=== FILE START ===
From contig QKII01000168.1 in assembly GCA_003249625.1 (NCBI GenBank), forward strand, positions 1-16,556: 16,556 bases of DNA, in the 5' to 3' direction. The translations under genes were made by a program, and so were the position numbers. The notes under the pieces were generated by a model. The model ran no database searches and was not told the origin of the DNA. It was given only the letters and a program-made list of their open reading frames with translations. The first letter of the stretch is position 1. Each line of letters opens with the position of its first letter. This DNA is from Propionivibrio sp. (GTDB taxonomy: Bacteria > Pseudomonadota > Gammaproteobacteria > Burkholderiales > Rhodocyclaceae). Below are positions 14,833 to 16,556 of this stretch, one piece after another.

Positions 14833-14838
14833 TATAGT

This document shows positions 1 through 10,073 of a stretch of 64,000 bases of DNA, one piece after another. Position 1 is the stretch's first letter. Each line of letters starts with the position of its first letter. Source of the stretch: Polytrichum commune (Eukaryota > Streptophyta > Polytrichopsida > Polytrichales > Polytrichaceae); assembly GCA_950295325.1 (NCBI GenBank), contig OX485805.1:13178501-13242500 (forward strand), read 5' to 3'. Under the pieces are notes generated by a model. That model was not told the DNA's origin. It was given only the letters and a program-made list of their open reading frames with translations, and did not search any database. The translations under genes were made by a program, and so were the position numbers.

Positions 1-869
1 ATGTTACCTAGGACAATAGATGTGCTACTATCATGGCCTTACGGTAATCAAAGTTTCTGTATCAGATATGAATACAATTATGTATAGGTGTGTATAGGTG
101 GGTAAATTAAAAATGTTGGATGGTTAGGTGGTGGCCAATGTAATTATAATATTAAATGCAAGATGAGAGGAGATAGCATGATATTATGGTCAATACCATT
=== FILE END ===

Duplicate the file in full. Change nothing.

From contig QKII01000168.1 in assembly GCA_003249625.1 (NCBI GenBank), forward strand, positions 1-16,556: 16,556 bases of DNA, in the 5' to 3' direction. The translations under genes were made by a program, and so were the position numbers. The notes under the pieces were generated by a model. The model ran no database searches and was not told the origin of the DNA. It was given only the letters and a program-made list of their open reading frames with translations. The first letter of the stretch is position 1. Each line of letters opens with the position of its first letter. This DNA is from Propionivibrio sp. (GTDB taxonomy: Bacteria > Pseudomonadota > Gammaproteobacteria > Burkholderiales > Rhodocyclaceae). Below are positions 14,833 to 16,556 of this stretch, one piece after another.

Positions 14833-14838
14833 TATAGT

This document shows positions 1 through 10,073 of a stretch of 64,000 bases of DNA, one piece after another. Position 1 is the stretch's first letter. Each line of letters starts with the position of its first letter. Source of the stretch: Polytrichum commune (Eukaryota > Streptophyta > Polytrichopsida > Polytrichales > Polytrichaceae); assembly GCA_950295325.1 (NCBI GenBank), contig OX485805.1:13178501-13242500 (forward strand), read 5' to 3'. Under the pieces are notes generated by a model. That model was not told the DNA's origin. It was given only the letters and a program-made list of their open reading frames with translations, and did not search any database. The translations under genes were made by a program, and so were the position numbers.

Positions 1-869
1 ATGTTACCTAGGACAATAGATGTGCTACTATCATGGCCTTACGGTAATCAAAGTTTCTGTATCAGATATGAATACAATTATGTATAGGTGTGTATAGGTG
101 GGTAAATTAAAAATGTTGGATGGTTAGGTGGTGGCCAATGTAATTATAATATTAAATGCAAGATGAGAGGAGATAGCATGATATTATGGTCAATACCATT